Folk singer-songwriter Steve Forbert, however, didn't spend hours of painstaking, meticulous research to find exactly the right ones for his tribute album to the famed Singing Brakeman.
Though a tribute to Rodgers has been on Forbert's list of things to do for several years, the album does not coincide with any anniversary, nor is it packaged to generate maximum airplay by including a studio full of superstars who probably know more about Led Zeppelin's Jimmy Page than the man commonly referred to as the Father of Country Music.
Rather, Forbert, whose remarkable debut record some 25 years ago pinned the weight of being the "next Bob Dylan" on his slender shoulders, captures the Singing Brakeman's wide-smiled, sparkly eyed spirit in an unpretentious, thoughtful tip of the cap from one Mississippian to another.
The 12-song album, "Any Old Time (Songs of Jimmie Rodgers)" (Koch), runs from playful to serious, popular to obscure - much like Rodgers' meteoric career, which kicked off with a famed recording session in Bristol, Tenn., in 1927 and ended just 6 years later when Rodgers finally succumbed to tuberculosis the day after his final recording session in May 1933.
The album is also something of a return to Forbert's roots. He left Mississippi for New York at age 21, ultimately finding an audience for his unlikely sound amid the late '70s din of new wave and disco.
Times were good and not so good, career-wise, anyway. Outfitted in a denim jacket and toting an acoustic guitar with a harp rack slung around his neck, he certainly gave the appearance of the next Bob Dylan. And his music backed that up.
Forbert scored commercial success and garnered tremendous critical acclaim early on with his debut release, "Alive on Arrival" in 1978 and its followup a year later, "Jackrabbit Slim." That album included Forbert's hit tune "Romeo's Song."
Yet, the fickle nature of the music business - and the artist as well - left Forbert recording good, if not obscure tunes on a variety of small labels. "Any Old Time" is really no different: good tunes on a small label.
But these aren't all obscure songs. And Forbert has a bond with Rodgers few others can boast.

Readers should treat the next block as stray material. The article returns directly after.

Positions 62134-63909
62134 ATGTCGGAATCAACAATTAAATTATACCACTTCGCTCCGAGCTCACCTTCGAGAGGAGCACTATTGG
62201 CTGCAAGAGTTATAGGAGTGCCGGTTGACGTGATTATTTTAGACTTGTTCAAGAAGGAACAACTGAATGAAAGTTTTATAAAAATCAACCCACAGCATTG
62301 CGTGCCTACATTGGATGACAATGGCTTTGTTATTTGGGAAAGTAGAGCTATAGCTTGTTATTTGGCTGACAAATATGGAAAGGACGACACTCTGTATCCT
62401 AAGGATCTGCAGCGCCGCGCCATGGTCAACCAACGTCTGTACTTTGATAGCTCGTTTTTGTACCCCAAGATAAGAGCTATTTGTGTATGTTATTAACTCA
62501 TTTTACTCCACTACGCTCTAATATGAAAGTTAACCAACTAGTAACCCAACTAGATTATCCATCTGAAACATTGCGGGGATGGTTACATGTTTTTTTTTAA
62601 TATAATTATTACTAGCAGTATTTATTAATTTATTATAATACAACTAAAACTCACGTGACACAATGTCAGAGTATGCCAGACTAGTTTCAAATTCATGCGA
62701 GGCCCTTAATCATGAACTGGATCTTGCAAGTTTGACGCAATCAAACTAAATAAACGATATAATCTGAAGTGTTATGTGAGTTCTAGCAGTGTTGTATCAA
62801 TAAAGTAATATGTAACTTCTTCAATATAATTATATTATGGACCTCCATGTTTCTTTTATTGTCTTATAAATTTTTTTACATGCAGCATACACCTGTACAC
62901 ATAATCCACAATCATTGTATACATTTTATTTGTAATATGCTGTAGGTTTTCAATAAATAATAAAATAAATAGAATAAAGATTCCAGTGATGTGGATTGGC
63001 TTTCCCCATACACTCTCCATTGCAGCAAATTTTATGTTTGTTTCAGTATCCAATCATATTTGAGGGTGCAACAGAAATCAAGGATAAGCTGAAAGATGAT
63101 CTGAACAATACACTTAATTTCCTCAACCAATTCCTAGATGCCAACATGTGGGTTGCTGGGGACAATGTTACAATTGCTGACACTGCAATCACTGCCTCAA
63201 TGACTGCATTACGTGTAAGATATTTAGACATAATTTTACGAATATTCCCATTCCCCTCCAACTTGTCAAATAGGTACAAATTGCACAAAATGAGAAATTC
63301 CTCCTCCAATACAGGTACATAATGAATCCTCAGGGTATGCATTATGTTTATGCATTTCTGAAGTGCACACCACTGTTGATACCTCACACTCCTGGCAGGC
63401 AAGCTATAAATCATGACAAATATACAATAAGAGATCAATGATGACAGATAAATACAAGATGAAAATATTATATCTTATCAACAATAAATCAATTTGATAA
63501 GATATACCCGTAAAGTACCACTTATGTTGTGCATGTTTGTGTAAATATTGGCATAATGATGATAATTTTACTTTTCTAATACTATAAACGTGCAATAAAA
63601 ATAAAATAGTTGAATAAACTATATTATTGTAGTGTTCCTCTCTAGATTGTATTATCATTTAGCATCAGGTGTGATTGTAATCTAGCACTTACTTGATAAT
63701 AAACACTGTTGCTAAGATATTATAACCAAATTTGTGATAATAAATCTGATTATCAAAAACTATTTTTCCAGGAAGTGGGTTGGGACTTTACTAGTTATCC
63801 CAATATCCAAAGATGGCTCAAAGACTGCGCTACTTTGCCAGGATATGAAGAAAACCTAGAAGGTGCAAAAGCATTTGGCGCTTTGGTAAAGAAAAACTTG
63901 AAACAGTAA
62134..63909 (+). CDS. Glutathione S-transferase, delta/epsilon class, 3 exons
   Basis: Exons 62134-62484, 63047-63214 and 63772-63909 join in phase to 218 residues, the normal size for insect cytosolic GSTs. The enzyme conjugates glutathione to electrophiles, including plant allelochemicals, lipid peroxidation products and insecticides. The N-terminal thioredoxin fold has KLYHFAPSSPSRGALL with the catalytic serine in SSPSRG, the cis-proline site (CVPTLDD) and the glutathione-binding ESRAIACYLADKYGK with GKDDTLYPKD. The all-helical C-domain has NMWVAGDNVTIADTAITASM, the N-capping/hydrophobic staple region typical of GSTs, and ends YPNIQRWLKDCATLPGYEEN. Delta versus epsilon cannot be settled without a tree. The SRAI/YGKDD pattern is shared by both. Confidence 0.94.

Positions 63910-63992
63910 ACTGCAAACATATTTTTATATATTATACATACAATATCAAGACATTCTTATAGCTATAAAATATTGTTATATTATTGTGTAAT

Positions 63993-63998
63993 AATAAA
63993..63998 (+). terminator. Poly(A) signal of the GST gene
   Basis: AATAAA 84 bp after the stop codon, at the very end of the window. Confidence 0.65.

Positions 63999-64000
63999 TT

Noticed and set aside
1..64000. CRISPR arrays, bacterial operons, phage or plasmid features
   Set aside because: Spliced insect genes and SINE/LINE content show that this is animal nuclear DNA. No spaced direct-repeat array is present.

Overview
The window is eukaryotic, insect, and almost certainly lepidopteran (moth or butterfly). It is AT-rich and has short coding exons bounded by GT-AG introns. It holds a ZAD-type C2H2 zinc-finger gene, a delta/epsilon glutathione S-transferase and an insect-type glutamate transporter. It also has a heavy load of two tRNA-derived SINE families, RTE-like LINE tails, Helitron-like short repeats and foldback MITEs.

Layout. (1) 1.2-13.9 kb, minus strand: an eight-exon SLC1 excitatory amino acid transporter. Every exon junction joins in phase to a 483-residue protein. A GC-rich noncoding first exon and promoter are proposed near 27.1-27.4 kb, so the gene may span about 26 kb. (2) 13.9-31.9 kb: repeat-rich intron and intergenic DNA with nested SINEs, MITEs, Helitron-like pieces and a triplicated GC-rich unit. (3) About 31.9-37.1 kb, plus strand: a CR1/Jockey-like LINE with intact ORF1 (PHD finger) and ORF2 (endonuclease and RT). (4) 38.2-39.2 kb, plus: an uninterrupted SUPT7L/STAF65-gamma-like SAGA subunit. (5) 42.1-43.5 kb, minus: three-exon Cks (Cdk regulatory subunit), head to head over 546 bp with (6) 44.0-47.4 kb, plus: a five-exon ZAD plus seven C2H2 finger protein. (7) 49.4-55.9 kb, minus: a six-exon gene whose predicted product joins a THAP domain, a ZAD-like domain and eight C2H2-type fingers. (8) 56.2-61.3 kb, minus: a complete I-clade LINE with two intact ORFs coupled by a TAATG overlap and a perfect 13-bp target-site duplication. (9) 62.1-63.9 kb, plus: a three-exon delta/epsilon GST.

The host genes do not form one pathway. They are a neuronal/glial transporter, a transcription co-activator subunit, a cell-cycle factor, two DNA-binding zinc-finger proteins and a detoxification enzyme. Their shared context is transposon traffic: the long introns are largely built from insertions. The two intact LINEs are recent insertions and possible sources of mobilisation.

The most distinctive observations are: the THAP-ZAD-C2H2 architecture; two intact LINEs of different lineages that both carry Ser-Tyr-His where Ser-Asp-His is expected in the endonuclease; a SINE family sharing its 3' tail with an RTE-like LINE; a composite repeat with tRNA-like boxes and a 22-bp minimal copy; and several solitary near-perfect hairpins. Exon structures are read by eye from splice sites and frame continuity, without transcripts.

"We're both from Meridian," says Forbert while on the road near Washington, D.C., where he was to perform a solo show that evening. "This is something I've wanted to do for quite a while. I've recorded a few of his songs over the years, but I wanted to be in the frame of mind to focus and choose the right songs."
Forbert, whose folksy style and lyrical, gravelly lilt seems perfectly suited to record Rogers' music, said he didn't have to spend hours in the Jimmie Rodgers Memorial Museum or the library of Meridian, a town of about 40,000 people lodged near the Mississippi-Alabama border.
Rodgers' music is woven into the fabric of a town that, much like the state itself, has blessed the rest of the world with some incredibly talented people.
Mississippi indeed gave us Marty Stuart, Muddy Waters and, of course, Elvis Presley. Yet, Meridian itself has spawned quite an impressive list of performers beyond Forbert and Rodgers to include country singer Moe Bandy, jazz men Percy and Jimmy Heath, The Temptations' Jimmy and David Ruffin and Peavy Electronics' founder Hartley Peavy. Even one of Charlie's Angels, Cheryl Ladd, hails from Meridian.
Forbert grew up in this fertile entertainment environment, playing Rodgers' music and even picking from time to time with his descendants. The timing to make the record finally fell into place, he says.
"I listened to his whole catalog," Forbert recalled. "Rounder has an eight-CD chronology that includes all of his recordings. I picked the songs that stood the test of time, but also the songs I could relate to. They had to be songs I could sing night after night."
Forbert also chose songs that varied in subject matter and style. Only one of the famed "Blue Yodels" made the cut, and he kept train songs to a minimum.
"They couldn't be all love or train songs," Forbert says. "I had plenty to pick from. I'd done 'In the Jailhouse Now' before. But I didn't do 'Muleskin-ner's Blues' or 'T for Texas' (which also is known as "Blue Yodel No. 1"). I left off most of the songs that have been covered a lot."
When certain songs have been covered by other artists dozens of times, there's little room for new interpretation. Yet Forbert manages to add a wistful read of the classic "Miss the Mississippi," which was not written by Rodgers but by Bill Halley.
"Not that Bill Haley," says Forbert, noting it was the Tin Pan Alley tunesmith Bill Halley, not the one who rocked around the clock with his Comets in the early 1950s. "He also wrote 'Roll Along, Kentucky Moon.' He wrote 'Miss the Mississippi' for Jimmie. It's a great song, one that I felt I needed to have on the album."